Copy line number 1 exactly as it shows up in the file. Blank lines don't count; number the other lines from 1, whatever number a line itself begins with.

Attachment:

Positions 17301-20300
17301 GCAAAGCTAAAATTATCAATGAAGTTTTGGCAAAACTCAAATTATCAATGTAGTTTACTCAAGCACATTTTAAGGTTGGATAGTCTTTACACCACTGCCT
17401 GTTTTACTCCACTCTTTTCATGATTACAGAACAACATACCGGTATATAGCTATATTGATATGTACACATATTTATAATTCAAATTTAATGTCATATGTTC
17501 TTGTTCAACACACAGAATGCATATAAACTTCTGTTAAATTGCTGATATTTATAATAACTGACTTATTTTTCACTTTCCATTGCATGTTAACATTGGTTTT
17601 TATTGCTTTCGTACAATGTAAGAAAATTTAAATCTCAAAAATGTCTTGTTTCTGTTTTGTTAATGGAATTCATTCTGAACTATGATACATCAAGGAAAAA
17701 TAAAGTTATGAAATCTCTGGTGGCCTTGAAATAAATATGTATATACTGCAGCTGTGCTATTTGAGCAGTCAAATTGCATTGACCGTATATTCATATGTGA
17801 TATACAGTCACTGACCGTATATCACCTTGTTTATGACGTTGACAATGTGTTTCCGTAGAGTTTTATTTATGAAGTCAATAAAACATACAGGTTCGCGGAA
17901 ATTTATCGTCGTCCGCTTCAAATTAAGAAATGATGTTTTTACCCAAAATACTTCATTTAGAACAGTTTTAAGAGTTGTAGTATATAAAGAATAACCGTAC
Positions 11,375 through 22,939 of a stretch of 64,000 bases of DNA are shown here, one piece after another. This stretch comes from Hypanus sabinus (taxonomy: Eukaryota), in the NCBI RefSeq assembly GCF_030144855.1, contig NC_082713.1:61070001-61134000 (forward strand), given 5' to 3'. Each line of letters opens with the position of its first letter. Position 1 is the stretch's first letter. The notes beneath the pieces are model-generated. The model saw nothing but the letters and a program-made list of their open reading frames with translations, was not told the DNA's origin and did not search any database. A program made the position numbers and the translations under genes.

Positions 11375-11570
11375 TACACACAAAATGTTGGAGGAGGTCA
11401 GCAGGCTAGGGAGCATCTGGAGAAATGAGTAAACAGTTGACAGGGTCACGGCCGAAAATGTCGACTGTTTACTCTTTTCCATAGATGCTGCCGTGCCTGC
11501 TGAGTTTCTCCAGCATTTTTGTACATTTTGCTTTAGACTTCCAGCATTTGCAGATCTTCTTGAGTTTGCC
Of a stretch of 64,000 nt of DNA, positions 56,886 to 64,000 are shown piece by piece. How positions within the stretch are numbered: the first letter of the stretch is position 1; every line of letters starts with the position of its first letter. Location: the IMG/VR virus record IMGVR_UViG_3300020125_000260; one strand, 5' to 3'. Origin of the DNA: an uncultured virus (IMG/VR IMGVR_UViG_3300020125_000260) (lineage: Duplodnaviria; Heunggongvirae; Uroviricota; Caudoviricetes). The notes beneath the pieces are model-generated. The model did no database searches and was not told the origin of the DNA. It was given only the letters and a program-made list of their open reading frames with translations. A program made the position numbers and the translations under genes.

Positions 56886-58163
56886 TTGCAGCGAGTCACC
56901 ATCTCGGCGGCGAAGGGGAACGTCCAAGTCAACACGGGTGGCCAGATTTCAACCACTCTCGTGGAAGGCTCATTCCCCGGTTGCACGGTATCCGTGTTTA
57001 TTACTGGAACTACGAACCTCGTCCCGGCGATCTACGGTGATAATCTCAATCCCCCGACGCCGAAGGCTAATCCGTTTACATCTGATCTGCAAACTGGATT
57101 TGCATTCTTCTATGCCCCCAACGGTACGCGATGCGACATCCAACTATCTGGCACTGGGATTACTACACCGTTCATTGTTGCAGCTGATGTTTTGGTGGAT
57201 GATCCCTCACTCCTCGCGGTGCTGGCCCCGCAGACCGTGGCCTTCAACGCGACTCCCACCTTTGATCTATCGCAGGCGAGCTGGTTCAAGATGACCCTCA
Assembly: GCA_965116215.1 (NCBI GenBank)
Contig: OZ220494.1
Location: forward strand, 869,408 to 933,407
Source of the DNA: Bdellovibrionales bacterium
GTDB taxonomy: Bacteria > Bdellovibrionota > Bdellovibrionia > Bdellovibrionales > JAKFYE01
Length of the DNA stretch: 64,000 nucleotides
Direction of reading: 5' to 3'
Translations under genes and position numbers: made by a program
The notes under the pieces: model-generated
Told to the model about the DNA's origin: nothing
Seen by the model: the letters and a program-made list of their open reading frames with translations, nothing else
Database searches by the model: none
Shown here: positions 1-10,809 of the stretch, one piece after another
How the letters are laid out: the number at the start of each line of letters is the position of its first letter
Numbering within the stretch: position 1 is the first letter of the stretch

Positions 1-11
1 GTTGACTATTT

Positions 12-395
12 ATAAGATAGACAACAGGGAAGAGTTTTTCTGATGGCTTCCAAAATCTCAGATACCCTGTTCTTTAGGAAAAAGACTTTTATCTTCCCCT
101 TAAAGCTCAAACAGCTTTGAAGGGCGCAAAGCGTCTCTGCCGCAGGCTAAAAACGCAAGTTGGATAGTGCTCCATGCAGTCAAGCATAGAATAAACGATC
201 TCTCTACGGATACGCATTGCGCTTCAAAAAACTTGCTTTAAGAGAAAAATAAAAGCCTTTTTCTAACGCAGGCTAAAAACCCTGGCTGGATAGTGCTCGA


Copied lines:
Positions 17301-20300